Mojab, Shahrzad. “Introduction: Dissent: The Politics and Poetics of Women’s Resistance.” Comparative Studies of South Asia, Africa and the Middle East 32.2, 2012. P. 408-414. Reprint Permission granted by Duke University Press.
This piece is an excerpt of the opening address of the conference “Dissent: The Politics and Poetics of Women’s Resistance”, organized by the Women and Gender Studies Institute at the University of Toronto in Spring 2010. The piece by Shahrzad Mojab addresses questions pertinent to feminist resistance, its status, its history, its failures, its successes and its poetics.
Haddad, Yvonne Yazbeck, Jane I Smith, and Kathleen M. More. “Reclaiming Public Spaces”. Muslim Women in America: The Challenge of Islamic Identity Today. Oxford University Press, 2009. P. 121-142 Reprint Permission granted by Oxford University Press.
This excerpt from Muslim Women in America by Yvonne Yazbeck Haddad, Jane Smith, and Kathleen Moore examines the growing number of Muslim women in America participating actively in their communities and voicing their opinions in the public. These women participate through organizing study circles, Qur’an meetings, and various associations such as the KARAMAH.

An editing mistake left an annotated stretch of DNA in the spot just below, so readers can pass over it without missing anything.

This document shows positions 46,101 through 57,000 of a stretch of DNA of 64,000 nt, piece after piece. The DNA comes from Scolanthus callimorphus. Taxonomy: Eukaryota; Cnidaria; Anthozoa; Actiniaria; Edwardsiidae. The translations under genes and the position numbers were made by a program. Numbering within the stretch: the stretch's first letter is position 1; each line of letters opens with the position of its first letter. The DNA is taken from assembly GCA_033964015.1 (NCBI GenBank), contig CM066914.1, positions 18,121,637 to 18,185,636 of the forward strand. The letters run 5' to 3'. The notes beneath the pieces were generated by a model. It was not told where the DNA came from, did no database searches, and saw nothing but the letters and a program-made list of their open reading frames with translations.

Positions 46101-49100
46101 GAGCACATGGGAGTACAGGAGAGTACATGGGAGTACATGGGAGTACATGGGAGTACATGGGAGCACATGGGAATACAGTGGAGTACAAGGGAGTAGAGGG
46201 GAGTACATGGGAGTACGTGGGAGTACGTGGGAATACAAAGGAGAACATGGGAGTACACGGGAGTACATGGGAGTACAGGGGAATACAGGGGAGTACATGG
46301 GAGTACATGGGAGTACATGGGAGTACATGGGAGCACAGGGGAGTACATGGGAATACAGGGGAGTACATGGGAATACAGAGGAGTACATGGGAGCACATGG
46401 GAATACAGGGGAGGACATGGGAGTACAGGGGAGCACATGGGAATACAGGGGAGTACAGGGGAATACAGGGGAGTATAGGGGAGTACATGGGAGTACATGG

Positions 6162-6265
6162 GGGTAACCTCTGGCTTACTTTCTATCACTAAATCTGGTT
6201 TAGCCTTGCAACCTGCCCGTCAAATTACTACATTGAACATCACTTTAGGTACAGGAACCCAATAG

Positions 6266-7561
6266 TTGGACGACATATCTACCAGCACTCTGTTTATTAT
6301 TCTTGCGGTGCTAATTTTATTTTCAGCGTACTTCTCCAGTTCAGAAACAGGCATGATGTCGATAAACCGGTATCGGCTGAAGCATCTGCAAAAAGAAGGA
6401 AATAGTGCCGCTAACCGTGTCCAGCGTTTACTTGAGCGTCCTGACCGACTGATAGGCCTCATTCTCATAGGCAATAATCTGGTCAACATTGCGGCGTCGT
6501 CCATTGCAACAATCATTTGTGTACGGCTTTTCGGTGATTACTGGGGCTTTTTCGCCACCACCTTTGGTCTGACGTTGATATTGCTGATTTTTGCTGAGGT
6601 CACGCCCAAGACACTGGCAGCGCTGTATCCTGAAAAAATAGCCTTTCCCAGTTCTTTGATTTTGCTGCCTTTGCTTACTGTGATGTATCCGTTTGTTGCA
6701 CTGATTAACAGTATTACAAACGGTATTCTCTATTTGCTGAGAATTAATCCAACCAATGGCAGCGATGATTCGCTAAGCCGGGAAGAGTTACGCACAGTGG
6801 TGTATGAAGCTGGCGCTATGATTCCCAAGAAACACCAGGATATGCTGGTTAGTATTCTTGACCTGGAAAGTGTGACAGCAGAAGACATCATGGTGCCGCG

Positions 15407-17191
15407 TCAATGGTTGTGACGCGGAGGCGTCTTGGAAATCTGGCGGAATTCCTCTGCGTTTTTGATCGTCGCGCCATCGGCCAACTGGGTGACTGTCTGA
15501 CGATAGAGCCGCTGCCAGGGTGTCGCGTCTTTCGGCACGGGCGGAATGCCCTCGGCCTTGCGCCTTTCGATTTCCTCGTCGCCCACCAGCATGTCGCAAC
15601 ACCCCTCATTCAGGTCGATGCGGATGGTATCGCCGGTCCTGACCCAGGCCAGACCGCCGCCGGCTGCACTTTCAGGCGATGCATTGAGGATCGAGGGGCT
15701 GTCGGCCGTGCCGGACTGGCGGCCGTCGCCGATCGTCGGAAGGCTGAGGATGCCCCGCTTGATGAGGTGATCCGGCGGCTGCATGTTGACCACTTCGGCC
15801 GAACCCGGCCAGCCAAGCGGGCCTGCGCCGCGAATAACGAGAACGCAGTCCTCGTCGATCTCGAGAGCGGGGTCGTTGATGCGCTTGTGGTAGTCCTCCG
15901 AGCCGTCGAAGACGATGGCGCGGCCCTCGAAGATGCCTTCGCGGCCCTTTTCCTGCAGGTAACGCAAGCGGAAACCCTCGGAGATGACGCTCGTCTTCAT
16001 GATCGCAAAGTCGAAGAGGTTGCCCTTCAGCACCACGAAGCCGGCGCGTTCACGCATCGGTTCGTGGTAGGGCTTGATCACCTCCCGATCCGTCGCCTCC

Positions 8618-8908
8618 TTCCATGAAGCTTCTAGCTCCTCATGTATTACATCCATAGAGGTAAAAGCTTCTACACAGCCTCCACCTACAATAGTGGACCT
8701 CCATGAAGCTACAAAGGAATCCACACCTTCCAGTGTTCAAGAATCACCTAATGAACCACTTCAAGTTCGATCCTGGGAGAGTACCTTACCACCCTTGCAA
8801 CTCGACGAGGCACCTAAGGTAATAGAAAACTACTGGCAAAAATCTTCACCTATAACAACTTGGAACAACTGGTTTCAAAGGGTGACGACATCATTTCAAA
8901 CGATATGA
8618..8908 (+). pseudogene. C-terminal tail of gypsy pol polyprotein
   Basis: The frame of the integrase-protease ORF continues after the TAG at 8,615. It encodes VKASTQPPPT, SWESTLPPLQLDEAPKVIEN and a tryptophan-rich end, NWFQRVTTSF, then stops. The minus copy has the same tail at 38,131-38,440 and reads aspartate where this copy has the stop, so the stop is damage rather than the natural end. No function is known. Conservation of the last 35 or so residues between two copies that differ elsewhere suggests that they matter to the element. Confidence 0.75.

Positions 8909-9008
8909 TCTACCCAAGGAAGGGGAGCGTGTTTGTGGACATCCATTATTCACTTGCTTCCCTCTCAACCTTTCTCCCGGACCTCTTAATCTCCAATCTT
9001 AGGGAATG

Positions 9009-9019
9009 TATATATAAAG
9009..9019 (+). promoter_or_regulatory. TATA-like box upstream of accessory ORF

Does Western culture show an accurate picture of women's lives in the Middle East? Do these women have no agency or individual and collective power in this region of the world? A new generation of Middle Eastern Muslim women thinkers and professionals who have entered western universities in the past two decades have tried to change this attitude. Although secular and Muslim feminist have different perspectives on the cause and solution for issues related to gender equality, there still exists many similarities. Researchers and activists are trying to show the "reality" of Middle Eastern women. Putting aside various points of view, as well as philosophy and history behind these two main branches of feminism in the Middle East, Issue #8 examines some of the studies and research on various problems related to Muslim women and the challenge of feminism in the Middle East is done.